Sunday, June 9, 2019

Horsetail - Equisetum arvense

Field horsetail also called “snake grass,” or “puzzlegrass,” is a relative to the fern and is one of the longest living plants known to us.  Horsetail dominated the understory of late Paleozoic forests for well over 100 million years.  Some even grew to be large trees reaching to over 90 feet tall.  There are over 20 species of horsetail, and they reproduce by spore, rather than by seed.  Today horsetail is native throughout the arctic and temperate regions of the northern hemisphere.  The plants I harvested, pictured here, were growing in the wild along a logging road in western Washington state.

I simply chopped the stalks into 1-2 inch pieces and covered with water, letting it simmer for an hour or so.  A nice orange color began to develop.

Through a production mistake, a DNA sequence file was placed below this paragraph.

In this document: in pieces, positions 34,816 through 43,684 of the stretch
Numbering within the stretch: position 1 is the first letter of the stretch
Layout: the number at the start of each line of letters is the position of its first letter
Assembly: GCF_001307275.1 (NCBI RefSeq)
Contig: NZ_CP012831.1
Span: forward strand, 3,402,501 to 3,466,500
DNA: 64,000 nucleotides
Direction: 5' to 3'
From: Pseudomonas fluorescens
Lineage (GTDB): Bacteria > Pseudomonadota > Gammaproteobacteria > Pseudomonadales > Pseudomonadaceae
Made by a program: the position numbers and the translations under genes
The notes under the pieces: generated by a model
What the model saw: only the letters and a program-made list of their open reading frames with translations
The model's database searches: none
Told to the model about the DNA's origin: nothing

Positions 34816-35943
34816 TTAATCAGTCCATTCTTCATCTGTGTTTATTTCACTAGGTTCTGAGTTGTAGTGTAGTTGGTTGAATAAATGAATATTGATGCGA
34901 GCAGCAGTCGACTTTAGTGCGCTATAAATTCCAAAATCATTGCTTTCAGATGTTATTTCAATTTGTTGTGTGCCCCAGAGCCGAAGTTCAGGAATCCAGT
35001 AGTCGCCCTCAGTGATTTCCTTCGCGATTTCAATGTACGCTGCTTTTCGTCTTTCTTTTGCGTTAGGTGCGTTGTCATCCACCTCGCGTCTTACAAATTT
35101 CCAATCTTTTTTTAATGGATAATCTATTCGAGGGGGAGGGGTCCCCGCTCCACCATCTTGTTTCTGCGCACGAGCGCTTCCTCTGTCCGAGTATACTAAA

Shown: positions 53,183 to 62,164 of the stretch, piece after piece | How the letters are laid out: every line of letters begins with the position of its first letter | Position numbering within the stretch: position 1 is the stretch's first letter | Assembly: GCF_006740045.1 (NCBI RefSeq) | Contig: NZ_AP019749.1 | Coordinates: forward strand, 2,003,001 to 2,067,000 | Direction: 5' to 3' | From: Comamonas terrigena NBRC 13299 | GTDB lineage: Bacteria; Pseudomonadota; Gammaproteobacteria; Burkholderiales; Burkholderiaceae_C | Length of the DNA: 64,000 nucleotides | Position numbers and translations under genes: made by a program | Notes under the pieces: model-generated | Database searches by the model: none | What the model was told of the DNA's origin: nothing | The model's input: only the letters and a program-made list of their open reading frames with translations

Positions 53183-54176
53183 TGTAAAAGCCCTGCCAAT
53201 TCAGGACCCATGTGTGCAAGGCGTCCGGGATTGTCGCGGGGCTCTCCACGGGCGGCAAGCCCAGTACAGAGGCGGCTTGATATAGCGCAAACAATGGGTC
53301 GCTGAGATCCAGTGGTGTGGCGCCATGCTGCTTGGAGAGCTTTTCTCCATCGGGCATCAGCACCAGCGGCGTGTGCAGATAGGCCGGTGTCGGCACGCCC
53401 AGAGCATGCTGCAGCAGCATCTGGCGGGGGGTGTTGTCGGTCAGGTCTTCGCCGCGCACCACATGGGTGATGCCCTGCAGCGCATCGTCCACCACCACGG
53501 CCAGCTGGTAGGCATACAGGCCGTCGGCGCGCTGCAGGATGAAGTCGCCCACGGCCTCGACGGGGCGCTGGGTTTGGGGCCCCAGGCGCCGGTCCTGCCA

After allowing the bath to cool, I entered in three small hanks of wetted yarn, one recycled cashmere mordanted with alum, and two hanks of wool yarn, one mordanted with copper and one with iron.  I also tossed in a small swatch of cotton fabric that had been mordanted with soy milk.

At the same time, I did a similar dye bath using scotchbroom.  More about scotchbroom can be found in another post by that name.  Scotchbroom will yield yellows if using only the blossoms, but light greens can be obtained by using some of the green leaves and stems along with the blossoms.  This time I used mostly blossoms which resulted in a soft yellow.

Results are as follows:

On the fence left to right:  scotchbroom:  cotton fabric swatch mordanted with soy milk, recycled cashmere mordanted with alum, wool mordanted with alum, then iron and copper mordants;  next is the horsetail, starting with the coral-colored yarn which is recycled cashmere mordanted with alum, then wool mordanted with copper, then iron, followed by a cotton fabric swatch mordanted with soy milk.  The real surprise to me was the coral color.



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